So, I spoke to Lorraine at the Hospice, and she's going to sort out sponsorship forms and, if I heard right, a running shirt and stuff. As she was one of the few people that didn't have to phone me back after they'd recovered when I told them of my plans, I am grateful to her for that, too. Martin, my friend and the bass player in my band and also, more pertinently, one of the main people behind Gazastock, which has done, over the years, much good in fundraising for this patently great cause [this is a gross understatement : in 8 years they have raised over £100,000, which is a staggering amount for something so local and so short-in-the-tooth, and which started so small - big chops to them, folks], went along to the Hospice last week with other members of the group who organize the whole Gazastock event to (amongst other things) formally hand over the proceeds from this year's event. And have a look around, at their kind invitation. He told me over the phone that he found the whole experience very moving and positive - given the nature of the job they do and the way it may be perceived by idle spectators. To put it succinctly, they do a lot more than provide simple comfort for the last little while of someone's time on earth.

All this, anyway, is making me more determined to sort this marathon thing out and do it right and NOT FAIL. If Ollie were here he'd be giggling by now, and by tomorrow evening at the latest he would have phoned me up, called me a nutter, laughed both of us silly about it and told me "Go for it, sunshine" repeatedly. Which I'm going to do. Not with a glass of white wine in my hand, unfortunately, cos that would be quite a hard thing to do - but I will definitely have one handy for afterwards.

You must, I hope, excuse me for getting all dramatic about it. I don't mean to make it sound like something extraordinary, or like I think that's what it is. Tens of thousands of people do the marathons of the world - hundreds of thousands of people - and I'd imagine a significant percentage of them do it for similar reasons. This particular set of reasons hardly deserves to stand out from all of them. But for me its the only set of reasons I've got and I'm keen on stating them as dramatically as possible, though stating them to who, I don't know. Just - if I can run the damn thing and raise some money for the Hospice I'll have achieved 3 things that appeal to me a great deal.

One, something completely unlikely, for me, and something to have worked hard for and completed. That's got to be worth something, I think. I really don't know because I don't feel I've done that yet.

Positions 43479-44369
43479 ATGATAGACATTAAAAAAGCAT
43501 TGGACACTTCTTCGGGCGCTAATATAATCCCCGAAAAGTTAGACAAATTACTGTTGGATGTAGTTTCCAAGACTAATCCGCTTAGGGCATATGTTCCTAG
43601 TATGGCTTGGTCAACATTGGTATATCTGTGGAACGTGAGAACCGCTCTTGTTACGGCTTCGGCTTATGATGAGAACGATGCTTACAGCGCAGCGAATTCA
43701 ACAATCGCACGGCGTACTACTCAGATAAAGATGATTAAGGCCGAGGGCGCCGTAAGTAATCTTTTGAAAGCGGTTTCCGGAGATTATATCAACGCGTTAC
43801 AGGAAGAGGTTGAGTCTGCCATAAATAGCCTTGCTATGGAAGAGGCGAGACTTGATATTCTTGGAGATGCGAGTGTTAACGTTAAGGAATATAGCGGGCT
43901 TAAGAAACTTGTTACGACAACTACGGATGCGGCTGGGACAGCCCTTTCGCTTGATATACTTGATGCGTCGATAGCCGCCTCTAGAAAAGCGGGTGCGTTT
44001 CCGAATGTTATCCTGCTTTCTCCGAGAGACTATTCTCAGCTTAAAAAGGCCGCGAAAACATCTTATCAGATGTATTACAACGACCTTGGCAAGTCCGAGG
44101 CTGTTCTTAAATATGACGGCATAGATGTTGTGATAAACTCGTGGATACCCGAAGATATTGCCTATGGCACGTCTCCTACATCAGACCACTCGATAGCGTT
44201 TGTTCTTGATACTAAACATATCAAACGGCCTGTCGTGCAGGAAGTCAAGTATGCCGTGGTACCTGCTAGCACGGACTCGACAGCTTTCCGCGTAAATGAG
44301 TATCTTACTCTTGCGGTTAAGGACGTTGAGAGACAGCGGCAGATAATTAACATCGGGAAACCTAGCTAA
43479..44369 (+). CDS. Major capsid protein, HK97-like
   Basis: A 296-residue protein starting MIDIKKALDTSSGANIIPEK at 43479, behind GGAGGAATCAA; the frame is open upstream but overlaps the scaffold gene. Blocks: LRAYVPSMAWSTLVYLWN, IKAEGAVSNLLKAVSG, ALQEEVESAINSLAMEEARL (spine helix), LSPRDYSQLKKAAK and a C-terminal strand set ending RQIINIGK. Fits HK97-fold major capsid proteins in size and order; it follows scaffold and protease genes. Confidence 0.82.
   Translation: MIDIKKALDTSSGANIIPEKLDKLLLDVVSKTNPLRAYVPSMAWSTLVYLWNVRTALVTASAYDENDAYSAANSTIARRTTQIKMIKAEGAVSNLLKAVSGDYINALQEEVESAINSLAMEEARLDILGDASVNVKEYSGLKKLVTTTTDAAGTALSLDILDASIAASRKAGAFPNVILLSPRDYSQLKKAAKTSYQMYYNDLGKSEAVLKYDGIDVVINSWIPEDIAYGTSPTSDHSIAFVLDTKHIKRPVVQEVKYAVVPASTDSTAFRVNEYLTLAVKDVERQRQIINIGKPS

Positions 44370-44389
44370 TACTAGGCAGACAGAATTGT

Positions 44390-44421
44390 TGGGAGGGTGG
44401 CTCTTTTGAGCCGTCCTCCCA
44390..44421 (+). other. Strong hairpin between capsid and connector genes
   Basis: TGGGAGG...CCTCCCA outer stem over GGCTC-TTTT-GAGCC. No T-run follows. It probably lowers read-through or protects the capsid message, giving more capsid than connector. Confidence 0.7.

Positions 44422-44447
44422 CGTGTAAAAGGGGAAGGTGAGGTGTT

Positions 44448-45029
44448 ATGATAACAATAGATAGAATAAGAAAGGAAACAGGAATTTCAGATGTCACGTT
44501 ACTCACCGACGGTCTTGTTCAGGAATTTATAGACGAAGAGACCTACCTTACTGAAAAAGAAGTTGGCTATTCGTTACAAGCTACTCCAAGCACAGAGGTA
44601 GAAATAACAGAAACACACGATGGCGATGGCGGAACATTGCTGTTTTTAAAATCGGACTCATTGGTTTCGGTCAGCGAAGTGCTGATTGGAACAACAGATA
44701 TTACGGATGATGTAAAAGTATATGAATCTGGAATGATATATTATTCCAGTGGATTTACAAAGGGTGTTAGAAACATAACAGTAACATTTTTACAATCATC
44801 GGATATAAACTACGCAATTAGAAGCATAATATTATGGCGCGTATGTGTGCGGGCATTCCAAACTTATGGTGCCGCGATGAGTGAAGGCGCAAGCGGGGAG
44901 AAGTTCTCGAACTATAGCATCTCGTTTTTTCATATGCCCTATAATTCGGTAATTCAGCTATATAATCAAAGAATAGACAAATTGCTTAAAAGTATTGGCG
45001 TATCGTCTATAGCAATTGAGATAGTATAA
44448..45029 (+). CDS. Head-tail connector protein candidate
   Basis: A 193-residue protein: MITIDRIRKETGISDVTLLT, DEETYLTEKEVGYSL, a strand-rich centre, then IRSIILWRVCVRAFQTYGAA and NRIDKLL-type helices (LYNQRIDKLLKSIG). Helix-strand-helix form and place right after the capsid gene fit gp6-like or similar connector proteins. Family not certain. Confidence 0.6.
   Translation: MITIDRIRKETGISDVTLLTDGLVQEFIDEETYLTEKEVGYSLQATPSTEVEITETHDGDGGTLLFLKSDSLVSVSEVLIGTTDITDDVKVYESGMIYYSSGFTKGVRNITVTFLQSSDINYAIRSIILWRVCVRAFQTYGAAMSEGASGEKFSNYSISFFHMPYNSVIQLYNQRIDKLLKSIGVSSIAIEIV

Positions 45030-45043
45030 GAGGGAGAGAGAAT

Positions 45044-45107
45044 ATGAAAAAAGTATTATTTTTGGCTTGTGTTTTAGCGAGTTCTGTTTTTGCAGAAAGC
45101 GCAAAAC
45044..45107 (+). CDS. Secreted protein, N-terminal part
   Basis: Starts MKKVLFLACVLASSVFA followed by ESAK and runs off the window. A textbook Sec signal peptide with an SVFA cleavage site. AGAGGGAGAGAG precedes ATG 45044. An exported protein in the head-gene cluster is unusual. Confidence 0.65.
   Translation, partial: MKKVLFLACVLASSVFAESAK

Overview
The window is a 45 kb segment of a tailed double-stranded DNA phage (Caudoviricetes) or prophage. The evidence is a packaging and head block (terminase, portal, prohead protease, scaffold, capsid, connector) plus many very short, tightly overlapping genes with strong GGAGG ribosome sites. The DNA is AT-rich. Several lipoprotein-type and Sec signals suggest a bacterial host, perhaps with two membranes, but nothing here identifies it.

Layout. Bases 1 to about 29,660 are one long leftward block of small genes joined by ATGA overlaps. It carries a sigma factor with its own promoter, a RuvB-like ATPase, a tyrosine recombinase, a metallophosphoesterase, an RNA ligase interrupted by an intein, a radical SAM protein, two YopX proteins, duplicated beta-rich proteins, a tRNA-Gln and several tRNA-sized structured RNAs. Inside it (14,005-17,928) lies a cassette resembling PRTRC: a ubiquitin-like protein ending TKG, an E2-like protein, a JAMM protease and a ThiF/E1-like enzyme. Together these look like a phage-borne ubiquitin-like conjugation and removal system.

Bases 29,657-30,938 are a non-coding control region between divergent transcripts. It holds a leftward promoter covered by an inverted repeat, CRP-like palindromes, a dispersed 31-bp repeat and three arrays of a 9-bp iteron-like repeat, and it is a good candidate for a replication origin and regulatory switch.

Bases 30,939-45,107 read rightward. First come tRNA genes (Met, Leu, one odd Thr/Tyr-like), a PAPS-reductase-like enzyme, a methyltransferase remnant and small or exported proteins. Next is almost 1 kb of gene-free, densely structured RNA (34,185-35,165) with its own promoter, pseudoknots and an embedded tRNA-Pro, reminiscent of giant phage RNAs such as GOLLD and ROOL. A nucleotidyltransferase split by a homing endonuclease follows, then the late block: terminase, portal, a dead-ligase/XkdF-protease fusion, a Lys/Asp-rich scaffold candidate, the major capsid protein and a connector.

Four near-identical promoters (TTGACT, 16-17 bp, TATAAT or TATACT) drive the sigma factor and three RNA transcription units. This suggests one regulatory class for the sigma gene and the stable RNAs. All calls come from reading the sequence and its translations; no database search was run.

Two, to raise a sum of money that I can put in someone's hands and they can use it for a specific and extremely worthwhile purpose, and for good.

Three, a tip of the hat to a lovely and cherished memory of a man, sorely missed.

So, sod it, the next post is going to be even more melodramatic and full of bathos. You might want to give it a couple of days.


Sunday, 21 September 2008

That's Scotland out of the way, then.

Been a bit fervid with my supermarket espionage today. Visited 13 stores altogether, I think, and I'm knackered. 

I'm somewhere in Lanarkshire, a place called the Abington Hotel, which is ok. Apparently I'm going to get a call from reception... which I've just got... and now I'm back from dinner. A steak from 'just up the road', I was told. I'm going to go and have a look at the cows just up the road in the morning and check they're not all sitting round a pool, eating McDonalds and knocking back biffa-bins of Tennants. It wasn't a very nice steak. It was riddled with fat and seemed to be up for a fight.

Anyway- this morning I mentioned the view from my hotel room in Dunbar. Here it is. Quite nice, as I said, though the picture as always does it little justice.

(Christ. I've just spent 20 minutes all over google trying to figure out a way to hyperlink some text from this blog to a jpeg - which I achieved through much frowning and grumbling. Now it turns out there's a link button on the page I'm typing, which of course there would be. So I'm stupid, then.)

Here, on the other hand, is the view from the beach back to my room. If you squint you can see a lamp-post in the middle of the frame.. my room is just under the bulb. The window's open to hopefully rid the room of stale smoke. (The picture is quite low-res, as most of these will be, because I'm on a remote internet connection and uploads take months.)

And here is the thing that I thought was a bloody great bit of too-early-in-the-morning wood, ho ho, but turned out to be a step that a Scottish mason was finishing off for the house next door. When I asked if I could photograph it, which in a lot of places would have charcoaled the words 'Be careful, I'm a little odd' on my forehead, he was chuffed to bits and brushed all the dust off before stepping about as far out of frame as the location would allow, so as not to clutter my vision (of what was, obviously, something he was pleasantly surprised and pleased had been recognised for the rather satisfying to the eye and heart piece of simple art that he knew it to be, but had learnt was rarely noticed by the rest of humanity.)